Forget traveling in tracksuits – “It’s time to ditch the stretchy pants and get ready for your next flight”


We know that travel isn’t as glamorous as it used to be.

It’s striking to watch old movies where passengers are served a decent cocktail while looking like they’re really enjoying themselves. We look longingly at photos of Cary Grant or Ingrid Bergman stepping out of a plane with a small, tasteful suitcase. They had a good thing going.

Those days are over. Where Concorde once was, security guards are now yelling at us to empty our pockets. Champagne is served by the glass if you’re paying a small fortune for a prime seat, but more often than not it’s brutal white wine in a plastic cup.

Yes, the good travel days are behind us. But that doesn’t mean we can’t do our part. That means making an effort to add some dignity to the journey, even when everything around us feels more depraved.

By that I mean: dress your best. Well, if not your best, then at least a little better than you.

Traveling may be like running the gauntlet, but it wouldn’t hurt any of us to dress up. Why is that? Because you’ll let your fellow travelers know you’re trying — a good habit to do when you’re out in public. When I see someone in disguise, I know they’re trying instead of doing the bare minimum.

It helps to keep a few things in mind: An airplane isn’t a gym, so don’t dress like you’re going to work out. If your clothes have elastics, then those clothes don’t belong in a place where other people aren’t intentionally breathing heavily.

Likewise, an airport isn’t a park, so why spread it out on the ground like you’re having a picnic? And is the airport floor really a place where you want to have extended contact while eating?

My personal travel wardrobe isn’t complicated: a blazer, tie (if I’m going to a big city) and fabrics that can take a beating without wrinkling, like oxford shirts and corduroys. And loafers – easy on, easy off. Consider the editor of a British literary magazine with a declining readership.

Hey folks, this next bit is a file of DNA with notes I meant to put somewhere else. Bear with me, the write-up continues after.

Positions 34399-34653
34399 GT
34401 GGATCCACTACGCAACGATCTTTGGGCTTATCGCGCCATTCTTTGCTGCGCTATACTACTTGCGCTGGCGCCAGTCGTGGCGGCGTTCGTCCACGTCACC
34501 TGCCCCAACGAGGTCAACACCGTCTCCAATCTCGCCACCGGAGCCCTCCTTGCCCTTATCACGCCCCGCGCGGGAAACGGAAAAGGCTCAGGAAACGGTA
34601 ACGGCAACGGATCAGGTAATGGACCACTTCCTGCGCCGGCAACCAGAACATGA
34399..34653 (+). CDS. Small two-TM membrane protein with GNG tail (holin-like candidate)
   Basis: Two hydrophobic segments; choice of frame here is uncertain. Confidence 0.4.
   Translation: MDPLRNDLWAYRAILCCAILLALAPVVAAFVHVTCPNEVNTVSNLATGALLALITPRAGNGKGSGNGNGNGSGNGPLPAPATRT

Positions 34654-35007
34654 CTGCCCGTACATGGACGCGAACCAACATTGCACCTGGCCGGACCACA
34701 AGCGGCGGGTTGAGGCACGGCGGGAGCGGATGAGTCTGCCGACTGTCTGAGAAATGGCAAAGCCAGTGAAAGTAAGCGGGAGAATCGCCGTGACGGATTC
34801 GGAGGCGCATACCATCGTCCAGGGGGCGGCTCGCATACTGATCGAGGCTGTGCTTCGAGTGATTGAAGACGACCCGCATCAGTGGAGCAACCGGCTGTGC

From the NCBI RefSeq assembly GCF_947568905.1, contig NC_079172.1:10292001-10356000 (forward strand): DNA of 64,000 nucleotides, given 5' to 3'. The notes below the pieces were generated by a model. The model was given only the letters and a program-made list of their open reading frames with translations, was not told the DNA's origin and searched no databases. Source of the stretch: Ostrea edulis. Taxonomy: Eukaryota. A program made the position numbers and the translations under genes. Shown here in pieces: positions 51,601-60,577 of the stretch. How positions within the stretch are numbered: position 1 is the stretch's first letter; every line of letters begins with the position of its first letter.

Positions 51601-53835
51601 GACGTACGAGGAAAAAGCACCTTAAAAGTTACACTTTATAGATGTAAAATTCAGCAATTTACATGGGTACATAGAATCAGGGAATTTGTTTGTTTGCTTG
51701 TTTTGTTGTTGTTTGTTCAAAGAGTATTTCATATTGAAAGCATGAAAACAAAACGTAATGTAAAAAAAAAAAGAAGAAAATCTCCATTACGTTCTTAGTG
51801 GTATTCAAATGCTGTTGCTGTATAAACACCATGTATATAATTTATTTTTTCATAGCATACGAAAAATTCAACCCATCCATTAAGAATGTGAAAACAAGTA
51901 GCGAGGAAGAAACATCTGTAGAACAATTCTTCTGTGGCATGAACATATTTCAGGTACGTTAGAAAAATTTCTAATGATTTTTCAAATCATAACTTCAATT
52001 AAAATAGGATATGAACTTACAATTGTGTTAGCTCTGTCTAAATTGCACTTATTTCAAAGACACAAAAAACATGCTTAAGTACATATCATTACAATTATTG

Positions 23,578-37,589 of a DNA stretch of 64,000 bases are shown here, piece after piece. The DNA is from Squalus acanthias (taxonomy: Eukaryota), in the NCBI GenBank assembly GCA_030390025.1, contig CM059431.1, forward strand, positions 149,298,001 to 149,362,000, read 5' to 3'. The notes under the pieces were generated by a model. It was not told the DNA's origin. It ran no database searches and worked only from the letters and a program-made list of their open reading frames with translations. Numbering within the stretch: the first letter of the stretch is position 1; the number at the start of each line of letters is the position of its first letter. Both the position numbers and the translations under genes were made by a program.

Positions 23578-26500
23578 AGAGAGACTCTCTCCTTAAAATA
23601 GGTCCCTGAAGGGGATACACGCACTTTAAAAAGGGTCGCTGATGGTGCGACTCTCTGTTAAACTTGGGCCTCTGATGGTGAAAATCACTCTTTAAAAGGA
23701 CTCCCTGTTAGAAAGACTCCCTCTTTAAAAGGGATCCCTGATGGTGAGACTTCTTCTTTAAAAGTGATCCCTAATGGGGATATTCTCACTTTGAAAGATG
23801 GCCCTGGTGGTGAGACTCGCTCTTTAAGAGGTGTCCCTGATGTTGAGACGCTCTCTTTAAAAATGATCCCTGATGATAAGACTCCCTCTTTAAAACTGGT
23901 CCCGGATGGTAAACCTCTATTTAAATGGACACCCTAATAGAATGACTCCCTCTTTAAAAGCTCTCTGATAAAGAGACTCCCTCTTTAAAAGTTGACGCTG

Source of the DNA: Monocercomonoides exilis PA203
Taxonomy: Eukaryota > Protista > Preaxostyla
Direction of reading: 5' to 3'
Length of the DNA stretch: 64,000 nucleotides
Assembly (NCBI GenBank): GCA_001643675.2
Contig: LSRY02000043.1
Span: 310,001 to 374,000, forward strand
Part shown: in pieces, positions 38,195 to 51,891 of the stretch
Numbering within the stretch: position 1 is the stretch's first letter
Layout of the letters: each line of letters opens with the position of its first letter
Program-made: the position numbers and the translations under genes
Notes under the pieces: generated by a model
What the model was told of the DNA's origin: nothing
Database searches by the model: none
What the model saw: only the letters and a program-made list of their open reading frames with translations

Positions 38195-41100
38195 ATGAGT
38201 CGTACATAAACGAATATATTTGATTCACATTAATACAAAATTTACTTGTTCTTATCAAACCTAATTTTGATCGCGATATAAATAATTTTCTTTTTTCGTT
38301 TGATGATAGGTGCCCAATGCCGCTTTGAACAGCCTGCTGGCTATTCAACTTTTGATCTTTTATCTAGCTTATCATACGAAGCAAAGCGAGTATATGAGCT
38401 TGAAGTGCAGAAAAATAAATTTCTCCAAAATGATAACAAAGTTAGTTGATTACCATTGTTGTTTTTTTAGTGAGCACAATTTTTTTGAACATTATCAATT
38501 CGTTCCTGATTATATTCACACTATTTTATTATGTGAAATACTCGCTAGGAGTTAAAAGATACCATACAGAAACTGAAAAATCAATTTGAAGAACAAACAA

If the flight is long, I loosen my tie. If the flight is really long, I take off my coat. It’s true that I can’t relax unless I’m overdressed, but there’s nothing about clothing that compromises comfort.

Yes, flights are long, delays make them longer, but a little effort goes a long way. For the gate agents and flight attendants – they do it all in suits, by the way – and for fellow passengers, it’s refreshing to look good. Greet people with eye contact, a smile and a kind word.

Now I imagine you saying, “Get with the modern, informal world, man!” I realize this is a losing fight, but it’s still a good fight. If a tracksuit is your truth, then all I can say is that no one in the history of the world has looked good in a tracksuit.

But if that doesn’t affect you, consider this: An article a few years ago revealed that an airline told its gate agents that they could upgrade attractively dressed people.

I don’t know if that’s really true, but even the mere possibility should inspire you to dress above the fray.

– David Coggins is the author of Men and Style. His current book is The Optimist: A Case for the Fly Fishing Life.

©Washington Post Forget traveling in tracksuits – “It’s time to ditch the stretchy pants and get ready for your next flight”

Fry Electronics Team

Fry is an automatic aggregator of the all world’s media. In each content, the hyperlink to the primary source is specified. All trademarks belong to their rightful owners, all materials to their authors. If you are the owner of the content and do not want us to publish your materials, please contact us by email – The content will be deleted within 24 hours.

Related Articles

Back to top button